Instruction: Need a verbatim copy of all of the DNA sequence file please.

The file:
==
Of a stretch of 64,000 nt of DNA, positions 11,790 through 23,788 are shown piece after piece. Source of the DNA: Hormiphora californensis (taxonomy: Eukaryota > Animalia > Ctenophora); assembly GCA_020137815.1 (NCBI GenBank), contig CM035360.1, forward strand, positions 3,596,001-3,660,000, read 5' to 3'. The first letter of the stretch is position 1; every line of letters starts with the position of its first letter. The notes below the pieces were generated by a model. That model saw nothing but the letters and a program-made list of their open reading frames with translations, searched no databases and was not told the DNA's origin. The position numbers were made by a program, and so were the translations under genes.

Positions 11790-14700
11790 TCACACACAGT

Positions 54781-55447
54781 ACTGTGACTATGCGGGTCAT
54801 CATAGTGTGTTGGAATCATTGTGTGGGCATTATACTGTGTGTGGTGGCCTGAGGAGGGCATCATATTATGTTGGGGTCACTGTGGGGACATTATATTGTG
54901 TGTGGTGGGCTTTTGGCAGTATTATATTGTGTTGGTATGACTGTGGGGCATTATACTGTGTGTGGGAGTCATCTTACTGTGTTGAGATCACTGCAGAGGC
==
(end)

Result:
Of a stretch of 64,000 nt of DNA, positions 11,790 through 23,788 are shown piece after piece. Source of the DNA: Hormiphora californensis (taxonomy: Eukaryota > Animalia > Ctenophora); assembly GCA_020137815.1 (NCBI GenBank), contig CM035360.1, forward strand, positions 3,596,001-3,660,000, read 5' to 3'. The first letter of the stretch is position 1; every line of letters starts with the position of its first letter. The notes below the pieces were generated by a model. That model saw nothing but the letters and a program-made list of their open reading frames with translations, searched no databases and was not told the DNA's origin. The position numbers were made by a program, and so were the translations under genes.

Positions 11790-14700
11790 TCACACACAGT

Positions 54781-55447
54781 ACTGTGACTATGCGGGTCAT
54801 CATAGTGTGTTGGAATCATTGTGTGGGCATTATACTGTGTGTGGTGGCCTGAGGAGGGCATCATATTATGTTGGGGTCACTGTGGGGACATTATATTGTG
54901 TGTGGTGGGCTTTTGGCAGTATTATATTGTGTTGGTATGACTGTGGGGCATTATACTGTGTGTGGGAGTCATCTTACTGTGTTGAGATCACTGCAGAGGC